And in this case “the hedge fund’s collateral requirements” is the operative phrase because said closing prime broker was giving its clients 10-to-1 leverage. That would be for every $1,000,000 a hedge fund had they could buy (or short) $10,000,000 worth of stock. Accordingly, many hedge funds began scrambling last week to find another prime broker willing to give them 10-to-1 leverage. Since it is doubtful they will be able to secure such leverage again, those positions should have to be squared. If you are “short,” and using 10:1 leverage, that means you probably had to “buy in” most of those short positions. So yes, short-covering played a role in last Thursday’s romp.
Comes Friday, and the equity markets really needed to build on Thursday’s rally, and after a shaky start stocks did just that. However, at 20% the Buying Pressure Index was a mere shadow of Thursday’s +93% reading. Nevertheless, a short-term “buy signal” was triggered when the 14-day Stochastic traveled above its moving average and the short-term trading index rose 6 points. Last week also saw my proprietary trading index touch an extreme downside band at 1646, where it was red in color, and then turned green at the extreme upside trading band of 1704. For such an event to occur, within a single week, is a pretty rare event. Also rare was this insight from Jason Goepfert’s invaluable SentimenTrader organization:
There have been 7 other times in the history of the S&P 500 tracking fund, SPY, that it hit a multi-week low, then gapped up the next morning at least 1%, then followed through with those gains the next day (when above the 200-day moving average). Each of them led to further gains in the next three weeks, averaging +3.5%, though the risk/reward was less positively skewed than ideal, as conditions were sometimes volatile.
So the upside should be favored here, although it should be favored with a cautionary tone because of the day-over-day drop-off in the Buying Pressure Index.
As for stocks for your potential buy list, these are favorably rated by our fundamental analysts and screen well by my proprietary indicators: Apache (APA/$87.95/ Outperform); Aflac (AFL/$64.48/Outperform); National Oilwell (NOV/$79.32/Outperform); NVIDIA (NVDA/$15.26/Strong Buy); and Jabil Circuit (JBL/$21.99/Strong Buy).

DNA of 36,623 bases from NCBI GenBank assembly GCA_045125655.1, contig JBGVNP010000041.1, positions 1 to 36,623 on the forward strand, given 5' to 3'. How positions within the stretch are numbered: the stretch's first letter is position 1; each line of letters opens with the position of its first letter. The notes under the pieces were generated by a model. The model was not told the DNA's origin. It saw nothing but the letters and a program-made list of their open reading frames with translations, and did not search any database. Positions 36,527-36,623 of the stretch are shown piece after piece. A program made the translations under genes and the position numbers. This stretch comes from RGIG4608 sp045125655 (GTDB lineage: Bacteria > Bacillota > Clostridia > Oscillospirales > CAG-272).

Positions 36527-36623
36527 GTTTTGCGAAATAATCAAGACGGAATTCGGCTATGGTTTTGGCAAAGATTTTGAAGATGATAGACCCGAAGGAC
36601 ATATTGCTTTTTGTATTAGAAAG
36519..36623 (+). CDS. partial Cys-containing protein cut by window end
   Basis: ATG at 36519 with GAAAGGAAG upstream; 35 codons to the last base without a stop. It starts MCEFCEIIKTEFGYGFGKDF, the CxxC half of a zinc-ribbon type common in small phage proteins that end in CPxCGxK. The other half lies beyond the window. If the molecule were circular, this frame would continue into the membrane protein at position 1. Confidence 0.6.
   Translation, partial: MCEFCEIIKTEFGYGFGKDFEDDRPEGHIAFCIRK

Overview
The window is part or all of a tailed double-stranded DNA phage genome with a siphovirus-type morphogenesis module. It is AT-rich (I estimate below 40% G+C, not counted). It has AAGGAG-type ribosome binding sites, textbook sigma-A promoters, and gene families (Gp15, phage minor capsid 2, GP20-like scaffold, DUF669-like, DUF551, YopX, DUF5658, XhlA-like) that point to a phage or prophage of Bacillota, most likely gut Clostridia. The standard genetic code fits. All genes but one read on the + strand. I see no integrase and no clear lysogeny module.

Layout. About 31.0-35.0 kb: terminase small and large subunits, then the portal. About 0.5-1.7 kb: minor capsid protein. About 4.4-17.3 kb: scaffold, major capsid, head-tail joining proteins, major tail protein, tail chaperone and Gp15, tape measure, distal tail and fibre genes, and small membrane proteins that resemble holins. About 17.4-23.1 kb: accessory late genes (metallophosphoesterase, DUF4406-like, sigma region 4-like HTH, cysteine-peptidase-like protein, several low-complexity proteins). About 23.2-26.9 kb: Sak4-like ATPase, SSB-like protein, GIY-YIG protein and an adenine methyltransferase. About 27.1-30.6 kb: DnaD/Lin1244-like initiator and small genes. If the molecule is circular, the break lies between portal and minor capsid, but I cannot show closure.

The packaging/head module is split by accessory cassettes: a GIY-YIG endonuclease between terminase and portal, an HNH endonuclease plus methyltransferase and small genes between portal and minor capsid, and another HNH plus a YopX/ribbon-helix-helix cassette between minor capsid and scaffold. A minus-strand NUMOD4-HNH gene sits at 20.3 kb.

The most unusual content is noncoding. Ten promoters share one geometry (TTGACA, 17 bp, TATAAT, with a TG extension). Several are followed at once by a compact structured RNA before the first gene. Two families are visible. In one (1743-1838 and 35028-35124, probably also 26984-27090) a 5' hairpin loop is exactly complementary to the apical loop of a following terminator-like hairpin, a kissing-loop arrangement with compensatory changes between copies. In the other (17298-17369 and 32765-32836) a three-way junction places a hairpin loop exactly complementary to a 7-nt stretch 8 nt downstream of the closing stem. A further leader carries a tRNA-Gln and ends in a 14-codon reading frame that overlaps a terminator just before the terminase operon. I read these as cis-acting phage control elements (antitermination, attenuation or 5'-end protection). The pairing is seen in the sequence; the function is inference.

The call for this week : Having lived inside the D.C. Beltway, I know how the Washington Waltz plays and therefore have been adamant about a deal being in the works. Indeed, over the past two weeks I have spent time inside the Beltway and my conclusion remains the same. Plainly, I do not think it is different this time, and neither does the stock market; a deal will be done. Last week the Dow Industrials halted their decline around the 100-day moving average (1662) on a closing basis, a feat that has been repeated numerous times over the past few years. Interestingly, on their upside reversal day (last Wednesday) the Dow Industrial formed a bullish “hammer” pattern in the candlestick charts (see the orange circle in the attendant chart). As it did last year, and again this year, the 100-DMA has tended to contain any decline. This morning, however, the “now you see it, now you don’t” debt ceiling deal is in “now you don’t” mode, leaving the preopening SPX futures down 12 points, which brings back into play my often mentioned 1684 “pivot point.” Obviously, what happens inside the Beltway this week will determine the near-term direction for the stock market. I continue to believe a deal will evolve and the equity markets will then focus on the good things that are happening.
© Raymond James